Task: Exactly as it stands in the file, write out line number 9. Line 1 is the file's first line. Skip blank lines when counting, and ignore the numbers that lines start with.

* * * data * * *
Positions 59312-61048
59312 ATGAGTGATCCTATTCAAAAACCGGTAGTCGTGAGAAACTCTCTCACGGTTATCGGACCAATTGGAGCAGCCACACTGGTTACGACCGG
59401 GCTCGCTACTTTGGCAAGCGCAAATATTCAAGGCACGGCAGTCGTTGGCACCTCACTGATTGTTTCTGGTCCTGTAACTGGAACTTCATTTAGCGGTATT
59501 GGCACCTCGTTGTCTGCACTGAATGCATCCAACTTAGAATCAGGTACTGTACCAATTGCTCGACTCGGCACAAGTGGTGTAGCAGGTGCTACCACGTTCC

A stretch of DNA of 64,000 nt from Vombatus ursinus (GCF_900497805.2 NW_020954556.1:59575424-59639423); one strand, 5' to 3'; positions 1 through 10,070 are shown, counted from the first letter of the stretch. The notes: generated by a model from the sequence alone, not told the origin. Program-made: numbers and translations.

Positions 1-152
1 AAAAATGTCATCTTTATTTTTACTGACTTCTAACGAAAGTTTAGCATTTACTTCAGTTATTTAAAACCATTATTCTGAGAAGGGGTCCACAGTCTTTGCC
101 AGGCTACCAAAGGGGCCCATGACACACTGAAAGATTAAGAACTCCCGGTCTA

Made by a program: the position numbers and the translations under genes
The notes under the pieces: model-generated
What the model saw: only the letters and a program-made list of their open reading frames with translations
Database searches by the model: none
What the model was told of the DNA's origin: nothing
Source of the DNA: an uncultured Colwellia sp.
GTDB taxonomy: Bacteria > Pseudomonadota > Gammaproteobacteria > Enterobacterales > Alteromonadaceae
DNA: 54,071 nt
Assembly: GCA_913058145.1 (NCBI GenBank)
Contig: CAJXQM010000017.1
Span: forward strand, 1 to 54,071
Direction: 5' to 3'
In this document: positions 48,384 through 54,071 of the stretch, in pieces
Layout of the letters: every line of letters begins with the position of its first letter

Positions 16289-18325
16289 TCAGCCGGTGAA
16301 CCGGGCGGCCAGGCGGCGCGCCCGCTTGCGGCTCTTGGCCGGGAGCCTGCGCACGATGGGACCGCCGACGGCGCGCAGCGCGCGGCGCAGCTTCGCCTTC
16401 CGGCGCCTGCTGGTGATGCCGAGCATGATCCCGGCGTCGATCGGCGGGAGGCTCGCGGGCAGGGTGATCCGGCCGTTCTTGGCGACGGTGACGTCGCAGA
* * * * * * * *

Made by a program: the position numbers and the translations under genes